After stints as a lawyer and a small publisher, Yfat Reiss Gendell cofounded the Foundry Literary + Media agency. While she represents many types of authors, she has a unique perspective on the health category. Her father, prominent L.A. physician Uzzi Reiss, is the author of numerous health titles, and the two have collaborated on such books as The Natural Superwoman and How to Make a Pregnant Woman Happy. Reiss Gendell now represents some major names in the health arena, including Pierre Dukan, whose The Dukan Diet marks week 16 on PW's list, and Tosca Reno, a bestseller-list veteran with nearly a million copies sold of titles like Your Best Body Now. PW caught up with Reiss Gendell to ask about the market for health books.
You have experience with this category as both an author and as an agent. Can you tell us a little about how you got started writing health titles and what that has been like?
My father is a physician, so the most common dinnertime conversations at our house revolved around current science trends and Lakers basketball. When I was presented with an opportunity to coauthor a health title, I jumped at it, and soon others followed. Because my original training was in a completely different field—law—I always regarded health writing as a passion I enjoyed on the side, like some people ski or play bridge.
The experience of writing with a health professional is intense—imagine a yearlong appointment with a thought leader, where you can ask any question or follow-up. For the time you're collaborating, you get to live in that person's head. It's a real treat.
I have a deal with my business partner, Peter McGuigan: I can't take on writing gigs while we run the agency (not to mention that it would present a conflict for the health coauthors I represent if I were competing with them for this work), but because of this background I take an especially hands-on approach in the development of the health titles I agent.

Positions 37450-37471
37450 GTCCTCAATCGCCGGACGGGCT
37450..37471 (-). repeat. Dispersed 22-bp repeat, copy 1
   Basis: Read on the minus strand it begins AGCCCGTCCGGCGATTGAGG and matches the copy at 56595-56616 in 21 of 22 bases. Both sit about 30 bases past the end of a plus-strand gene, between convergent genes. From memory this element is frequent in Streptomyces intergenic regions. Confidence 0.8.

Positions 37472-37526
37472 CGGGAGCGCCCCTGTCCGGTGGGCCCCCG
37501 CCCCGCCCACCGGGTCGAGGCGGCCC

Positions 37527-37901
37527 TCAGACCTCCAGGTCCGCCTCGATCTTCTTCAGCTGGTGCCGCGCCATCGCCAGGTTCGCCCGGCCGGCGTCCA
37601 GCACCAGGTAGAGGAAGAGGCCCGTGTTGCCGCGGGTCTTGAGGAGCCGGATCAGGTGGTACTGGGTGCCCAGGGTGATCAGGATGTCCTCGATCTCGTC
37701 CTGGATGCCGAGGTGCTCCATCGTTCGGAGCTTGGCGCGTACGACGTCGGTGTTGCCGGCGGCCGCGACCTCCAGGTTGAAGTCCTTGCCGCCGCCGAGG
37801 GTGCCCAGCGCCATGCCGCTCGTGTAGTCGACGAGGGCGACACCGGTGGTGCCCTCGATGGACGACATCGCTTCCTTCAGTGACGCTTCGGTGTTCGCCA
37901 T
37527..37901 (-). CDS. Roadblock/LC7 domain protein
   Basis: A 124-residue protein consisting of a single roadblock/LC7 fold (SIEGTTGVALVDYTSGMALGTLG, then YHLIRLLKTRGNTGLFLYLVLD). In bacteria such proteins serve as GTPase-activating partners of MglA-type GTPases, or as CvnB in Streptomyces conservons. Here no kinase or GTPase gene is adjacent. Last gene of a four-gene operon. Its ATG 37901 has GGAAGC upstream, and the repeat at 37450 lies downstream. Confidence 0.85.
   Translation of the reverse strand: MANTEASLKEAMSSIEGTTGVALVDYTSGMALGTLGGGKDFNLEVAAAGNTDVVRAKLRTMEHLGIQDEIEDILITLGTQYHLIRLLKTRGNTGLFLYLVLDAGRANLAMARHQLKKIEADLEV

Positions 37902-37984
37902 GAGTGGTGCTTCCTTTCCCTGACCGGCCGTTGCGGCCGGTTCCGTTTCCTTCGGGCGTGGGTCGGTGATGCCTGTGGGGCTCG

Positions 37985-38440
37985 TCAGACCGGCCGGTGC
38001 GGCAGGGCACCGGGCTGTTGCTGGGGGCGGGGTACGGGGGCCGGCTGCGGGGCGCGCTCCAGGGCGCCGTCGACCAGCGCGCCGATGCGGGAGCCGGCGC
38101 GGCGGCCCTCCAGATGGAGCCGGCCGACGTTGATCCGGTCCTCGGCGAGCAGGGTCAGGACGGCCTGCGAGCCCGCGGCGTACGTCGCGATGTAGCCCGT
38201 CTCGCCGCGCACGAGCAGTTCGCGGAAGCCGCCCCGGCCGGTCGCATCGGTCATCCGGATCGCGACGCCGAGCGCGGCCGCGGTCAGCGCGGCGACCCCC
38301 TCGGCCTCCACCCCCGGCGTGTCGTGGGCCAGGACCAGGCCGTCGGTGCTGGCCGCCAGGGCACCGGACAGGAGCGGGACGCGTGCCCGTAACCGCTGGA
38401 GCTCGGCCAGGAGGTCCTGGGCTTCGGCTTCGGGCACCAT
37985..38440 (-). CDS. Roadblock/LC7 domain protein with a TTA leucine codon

How have you seen the market for health-related books change over time? What are you hearing from publishers these days?
It used to be that agents could identify a health professional with an interesting approach to a bigcategory problem and could find a publishing home for that clinician's manifesto. Even the modest performers among these books served as terrific backlist staples.
Today, unless the clinician you find spends half of her week on self-promotion, it's almost impossible to find homes for these wonderful health authors. Publishing teams look for authors who marry a unique approach with an existing media platform or at minimum a current "buzzy" magazine article or Internet meme—these must be in place before an agent can bring a book to market.
And as an agent and the steward of your client's publishing experience, you want that for your author, too. How else will your client's book stand out when the rest of the cohort comes armed with TV shows, regular magazine columns, and thousands of social media followers? Or worse yet, if there's a changing of the guard and your author loses her in-house advocate, how will she compete for the attention of her new guardian?
So the same clinician manifestos that once would have found traditional big publishing homes are now more likely to land in the arms of online media, smaller print publishers, and the new crop of digital-only publishers, while mainstream print publishing focuses on titles with some sort of media track record.
One thing we've noticed is the increasing number of titles dealing with nutrition in the health category. How do you see that playing out in the marketplace?
There's a greater scientific awareness that the major disease categories (from a market perspective)—obesity, cancer, heart disease, mental illness, inflammation, and endocrine/diabetes—can be addressed nutritionally. The same for the basket of childhood diseases—allergies, frequent infections, ADHD/autism spectrum disorder and childhood obesity.
Big box retailing has been responding to this trend already: nearly two years ago Wal-Mart debuted an organics program with 500 products, and more recently the retailer announced an initiative focused on buying from local farmers. Our business is simply responding to consumer demand. A logical outgrowth of this will be a backlash against existing health titles that focus on pharmaceutical treatments and new health titles that champion this backlash.